Gaming disorder is no more problematic than other types of addictions

Gabriella Pinos/Staff Writer

“I need to get to level 15.”

My friend glides her fingers across her phone screen at lightning-fast speeds. She serves customers birthday-themed goods in the restaurant app game she’s currently transfixed on.

“They’re making me serve lollipops now,” she says as she continues to decorate her cake.

Finally, she grunts in frustration and puts her phone down. “I lost. I burnt up the food,” she says, chuckling. “This game is an addiction.”

The game she’s referring to is Cooking Craze, which advertises itself as a “feverish” and “addictively fun time management kitchen game.” That, and the fact that it’s free to play, has attracted hundreds of thousands of players to download the game over the past year.

It’s easy to see how people can be absorbed by games such as this one, especially with the plethora of online and mobile titles that have taken the world by storm.

It’s the negative side effects of these games, however, that has also led the World Health Organization to add “gaming disorder” to the 11th edition of its International Statistical Classification of Diseases.

Characterized by persistent gaming behavior, the disorder was added to ICD-11 on June 18, where it, along with gambling, is categorized under “Disorders due to addictive behaviors.” Someone who has a gaming disorder prioritizes video games over life interests and daily activities, and may have impaired control over how much they play, according to the WHO.

If taken too far, gaming can take over a person’s life, leading players to neglect personal care and social wellbeing for just one more round. Even young children are susceptible to the disorder, which has made parents concerned about their child’s gaming habits.

But other than that, there’s nothing that makes a gaming disorder more problematic than any other disorder in the WHO’s list. Everything, from over-the-counter drugs to our phones, can be a drug, which can lead to addictive behavior and, if uncontrollable, even substance abuse disorder.

And yet gaming has taken precedence over other widespread forms of addictive entertainment.

Playing Fortnite for hours is no different than scrolling through Twitter or watching Netflix for hours, yet they are treated differently by the public. We have a problem turning our phones off, but we say it’s necessary for us to be constantly connected to the rest of the world.

It’s also become common, even encouraged, to binge watch an entire season of a TV show in a day. Unlike playing video games, these behaviors aren’t considered to be a mental condition.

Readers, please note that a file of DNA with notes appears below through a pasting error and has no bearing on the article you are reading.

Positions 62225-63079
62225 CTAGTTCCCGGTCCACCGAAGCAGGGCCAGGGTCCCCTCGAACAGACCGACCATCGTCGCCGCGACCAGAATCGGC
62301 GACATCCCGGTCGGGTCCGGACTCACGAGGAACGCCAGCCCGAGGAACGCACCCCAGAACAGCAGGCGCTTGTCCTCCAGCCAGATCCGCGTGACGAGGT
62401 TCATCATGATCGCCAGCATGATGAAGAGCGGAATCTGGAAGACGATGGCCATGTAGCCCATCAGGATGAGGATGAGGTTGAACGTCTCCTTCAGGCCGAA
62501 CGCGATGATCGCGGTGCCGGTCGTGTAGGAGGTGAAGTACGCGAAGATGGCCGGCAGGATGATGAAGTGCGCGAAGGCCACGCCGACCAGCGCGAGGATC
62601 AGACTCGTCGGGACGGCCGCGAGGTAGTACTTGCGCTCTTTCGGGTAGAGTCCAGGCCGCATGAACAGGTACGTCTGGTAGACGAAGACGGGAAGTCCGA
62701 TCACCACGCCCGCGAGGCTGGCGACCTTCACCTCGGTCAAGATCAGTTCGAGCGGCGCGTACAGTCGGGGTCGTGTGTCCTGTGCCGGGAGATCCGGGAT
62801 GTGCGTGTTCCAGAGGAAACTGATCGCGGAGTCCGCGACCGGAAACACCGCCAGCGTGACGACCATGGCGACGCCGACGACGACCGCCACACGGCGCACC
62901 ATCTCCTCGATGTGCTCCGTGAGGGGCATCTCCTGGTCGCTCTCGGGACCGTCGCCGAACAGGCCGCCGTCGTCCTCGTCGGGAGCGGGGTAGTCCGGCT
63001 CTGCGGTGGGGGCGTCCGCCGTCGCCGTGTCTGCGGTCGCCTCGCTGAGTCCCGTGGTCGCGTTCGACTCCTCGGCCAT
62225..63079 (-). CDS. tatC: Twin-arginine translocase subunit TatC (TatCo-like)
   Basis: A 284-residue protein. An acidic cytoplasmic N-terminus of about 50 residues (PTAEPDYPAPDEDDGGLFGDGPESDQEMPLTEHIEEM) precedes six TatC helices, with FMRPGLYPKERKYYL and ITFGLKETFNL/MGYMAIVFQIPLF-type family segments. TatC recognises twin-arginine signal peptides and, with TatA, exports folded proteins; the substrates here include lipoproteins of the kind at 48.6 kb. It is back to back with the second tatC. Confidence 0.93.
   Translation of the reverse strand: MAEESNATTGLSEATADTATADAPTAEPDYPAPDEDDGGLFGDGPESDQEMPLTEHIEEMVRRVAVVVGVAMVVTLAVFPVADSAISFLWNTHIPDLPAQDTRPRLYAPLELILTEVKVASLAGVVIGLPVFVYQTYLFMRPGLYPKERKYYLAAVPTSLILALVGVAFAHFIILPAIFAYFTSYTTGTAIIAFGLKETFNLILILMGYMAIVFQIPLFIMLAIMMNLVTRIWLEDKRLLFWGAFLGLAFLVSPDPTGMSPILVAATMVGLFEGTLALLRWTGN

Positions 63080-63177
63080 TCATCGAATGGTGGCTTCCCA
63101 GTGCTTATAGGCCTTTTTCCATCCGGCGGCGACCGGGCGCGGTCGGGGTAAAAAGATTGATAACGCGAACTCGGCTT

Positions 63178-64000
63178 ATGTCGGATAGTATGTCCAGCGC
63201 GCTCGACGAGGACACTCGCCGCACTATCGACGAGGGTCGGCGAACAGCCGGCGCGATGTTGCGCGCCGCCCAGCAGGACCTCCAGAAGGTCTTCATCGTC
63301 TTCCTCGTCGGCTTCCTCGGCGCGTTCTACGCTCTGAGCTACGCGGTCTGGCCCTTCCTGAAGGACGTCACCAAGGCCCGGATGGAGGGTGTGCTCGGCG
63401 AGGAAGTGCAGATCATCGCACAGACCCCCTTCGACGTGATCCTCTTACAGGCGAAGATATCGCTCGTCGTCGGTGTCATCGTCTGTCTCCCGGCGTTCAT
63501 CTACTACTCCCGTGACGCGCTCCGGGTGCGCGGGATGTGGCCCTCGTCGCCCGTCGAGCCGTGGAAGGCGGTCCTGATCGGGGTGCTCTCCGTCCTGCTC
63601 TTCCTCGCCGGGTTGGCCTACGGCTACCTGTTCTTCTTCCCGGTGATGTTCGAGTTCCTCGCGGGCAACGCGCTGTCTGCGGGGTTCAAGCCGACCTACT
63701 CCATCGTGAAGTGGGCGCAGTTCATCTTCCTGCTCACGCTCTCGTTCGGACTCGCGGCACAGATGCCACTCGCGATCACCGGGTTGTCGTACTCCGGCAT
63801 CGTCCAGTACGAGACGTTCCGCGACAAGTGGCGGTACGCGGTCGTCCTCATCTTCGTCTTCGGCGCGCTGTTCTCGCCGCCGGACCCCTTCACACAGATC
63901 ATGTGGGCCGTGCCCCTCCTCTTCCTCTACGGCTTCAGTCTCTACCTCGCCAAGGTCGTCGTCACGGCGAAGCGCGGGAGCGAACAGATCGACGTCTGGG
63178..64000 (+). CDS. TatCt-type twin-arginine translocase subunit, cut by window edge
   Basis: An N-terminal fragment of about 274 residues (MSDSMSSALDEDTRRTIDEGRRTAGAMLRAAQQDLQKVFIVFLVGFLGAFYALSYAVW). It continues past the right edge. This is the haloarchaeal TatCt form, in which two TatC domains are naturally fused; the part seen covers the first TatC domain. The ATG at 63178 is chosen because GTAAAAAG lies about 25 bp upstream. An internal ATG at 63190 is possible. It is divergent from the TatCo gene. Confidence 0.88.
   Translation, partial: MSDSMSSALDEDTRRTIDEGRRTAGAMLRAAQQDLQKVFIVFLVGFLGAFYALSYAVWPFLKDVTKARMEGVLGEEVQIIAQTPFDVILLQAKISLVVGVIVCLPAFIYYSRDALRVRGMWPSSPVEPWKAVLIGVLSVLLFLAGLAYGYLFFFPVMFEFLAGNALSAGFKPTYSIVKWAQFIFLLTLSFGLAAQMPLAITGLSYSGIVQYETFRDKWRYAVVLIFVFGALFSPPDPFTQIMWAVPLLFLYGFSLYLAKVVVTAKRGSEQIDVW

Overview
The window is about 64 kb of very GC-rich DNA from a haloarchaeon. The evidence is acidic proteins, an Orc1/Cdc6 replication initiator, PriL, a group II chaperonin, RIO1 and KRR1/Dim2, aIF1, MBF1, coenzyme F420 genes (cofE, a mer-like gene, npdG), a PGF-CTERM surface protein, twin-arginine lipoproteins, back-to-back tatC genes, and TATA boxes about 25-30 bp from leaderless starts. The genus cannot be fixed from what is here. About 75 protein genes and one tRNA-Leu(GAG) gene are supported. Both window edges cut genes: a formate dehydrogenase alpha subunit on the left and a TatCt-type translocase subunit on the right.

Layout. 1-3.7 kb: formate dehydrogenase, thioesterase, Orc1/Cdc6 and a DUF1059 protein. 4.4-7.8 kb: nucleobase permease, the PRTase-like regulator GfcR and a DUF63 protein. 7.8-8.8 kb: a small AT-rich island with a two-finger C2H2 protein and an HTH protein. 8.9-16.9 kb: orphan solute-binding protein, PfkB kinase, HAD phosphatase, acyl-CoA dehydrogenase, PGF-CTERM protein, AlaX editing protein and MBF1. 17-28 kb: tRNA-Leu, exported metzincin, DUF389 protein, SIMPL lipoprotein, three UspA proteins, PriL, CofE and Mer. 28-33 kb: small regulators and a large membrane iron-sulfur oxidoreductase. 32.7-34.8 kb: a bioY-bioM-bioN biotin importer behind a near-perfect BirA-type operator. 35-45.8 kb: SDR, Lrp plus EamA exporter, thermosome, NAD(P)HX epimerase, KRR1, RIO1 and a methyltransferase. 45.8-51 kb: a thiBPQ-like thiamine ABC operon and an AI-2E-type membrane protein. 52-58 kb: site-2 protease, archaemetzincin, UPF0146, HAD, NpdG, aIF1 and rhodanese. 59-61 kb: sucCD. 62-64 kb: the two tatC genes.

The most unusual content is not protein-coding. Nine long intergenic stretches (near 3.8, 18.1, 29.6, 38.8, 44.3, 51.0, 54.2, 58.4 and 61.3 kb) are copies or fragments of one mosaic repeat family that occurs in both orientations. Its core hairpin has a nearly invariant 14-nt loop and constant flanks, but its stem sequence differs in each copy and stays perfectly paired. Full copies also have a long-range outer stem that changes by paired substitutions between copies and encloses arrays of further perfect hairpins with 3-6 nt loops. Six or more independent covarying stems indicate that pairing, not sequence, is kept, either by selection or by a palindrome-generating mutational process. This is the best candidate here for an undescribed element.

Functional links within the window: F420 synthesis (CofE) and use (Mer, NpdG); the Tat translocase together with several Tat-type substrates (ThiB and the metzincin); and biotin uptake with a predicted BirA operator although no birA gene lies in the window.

In that sense, however, the classification of gaming disorder can have positive repercussions, especially when it comes to internet use.

Unlike gaming disorder, Internet addiction disorder, which encompasses online gaming, shopping and social media use, has not been formally recognized in the American Psychological Association’s Diagnostic and Statistical Manual of Mental Disorders, according to PsyCom.

There have been studies conducted on internet addiction, such as one by the University of Hong Kong in 2014. The study shows that six percent of the world’s population – a staggering 420 million people – are addicted to the internet. However, because addiction differs from a diagnosed disorder, these studies don’t measure the percent of people living with IAD.

The recognition of gaming disorder may help drive research to prove that IAD has become a widespread issue. Doing so can help people take responsibility and seek help for technology habits that have consumed society over the past decade.

But most importantly, we must recognize that all disorders should be treated equally. Whether it be gambling, prescription drugs or Cooking Craze, they all can have a negative effect on a person’s life if taken too far. The next step is leveling the playing field and separating the difference between an addictive pastime and a life-threatening condition.



The opinions presented within this page do not represent the views of PantherNOW Editorial Board. These views are separate from editorials and reflect individual perspectives of contributing writers and/or members of the University community.


Photo by Glenn Carstens-Peters on Unsplash.

Infographic created by Gabriella Pinos.

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